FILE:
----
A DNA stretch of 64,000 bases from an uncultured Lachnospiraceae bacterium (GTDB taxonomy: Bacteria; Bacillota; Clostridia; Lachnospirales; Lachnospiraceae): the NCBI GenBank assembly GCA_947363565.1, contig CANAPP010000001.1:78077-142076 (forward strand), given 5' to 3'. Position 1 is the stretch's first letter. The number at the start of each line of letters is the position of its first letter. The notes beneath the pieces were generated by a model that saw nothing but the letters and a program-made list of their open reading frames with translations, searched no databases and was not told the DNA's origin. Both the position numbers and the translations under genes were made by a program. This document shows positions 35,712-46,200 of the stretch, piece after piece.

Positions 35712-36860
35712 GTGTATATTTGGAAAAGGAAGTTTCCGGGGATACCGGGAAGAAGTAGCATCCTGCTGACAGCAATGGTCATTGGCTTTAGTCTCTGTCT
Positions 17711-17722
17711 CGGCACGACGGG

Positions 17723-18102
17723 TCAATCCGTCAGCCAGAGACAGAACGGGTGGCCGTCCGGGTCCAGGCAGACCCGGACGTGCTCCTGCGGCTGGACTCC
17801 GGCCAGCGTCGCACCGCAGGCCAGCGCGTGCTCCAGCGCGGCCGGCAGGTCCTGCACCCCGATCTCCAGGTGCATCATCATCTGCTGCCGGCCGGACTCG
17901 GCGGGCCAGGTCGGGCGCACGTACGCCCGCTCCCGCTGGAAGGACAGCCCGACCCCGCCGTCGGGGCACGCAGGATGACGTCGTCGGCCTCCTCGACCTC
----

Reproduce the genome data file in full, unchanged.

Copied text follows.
A DNA stretch of 64,000 bases from an uncultured Lachnospiraceae bacterium (GTDB taxonomy: Bacteria; Bacillota; Clostridia; Lachnospirales; Lachnospiraceae): the NCBI GenBank assembly GCA_947363565.1, contig CANAPP010000001.1:78077-142076 (forward strand), given 5' to 3'. Position 1 is the stretch's first letter. The number at the start of each line of letters is the position of its first letter. The notes beneath the pieces were generated by a model that saw nothing but the letters and a program-made list of their open reading frames with translations, searched no databases and was not told the DNA's origin. Both the position numbers and the translations under genes were made by a program. This document shows positions 35,712-46,200 of the stretch, piece after piece.

Positions 35712-36860
35712 GTGTATATTTGGAAAAGGAAGTTTCCGGGGATACCGGGAAGAAGTAGCATCCTGCTGACAGCAATGGTCATTGGCTTTAGTCTCTGTCT
Positions 17711-17722
17711 CGGCACGACGGG

Positions 17723-18102
17723 TCAATCCGTCAGCCAGAGACAGAACGGGTGGCCGTCCGGGTCCAGGCAGACCCGGACGTGCTCCTGCGGCTGGACTCC
17801 GGCCAGCGTCGCACCGCAGGCCAGCGCGTGCTCCAGCGCGGCCGGCAGGTCCTGCACCCCGATCTCCAGGTGCATCATCATCTGCTGCCGGCCGGACTCG
17901 GCGGGCCAGGTCGGGCGCACGTACGCCCGCTCCCGCTGGAAGGACAGCCCGACCCCGCCGTCGGGGCACGCAGGATGACGTCGTCGGCCTCCTCGACCTC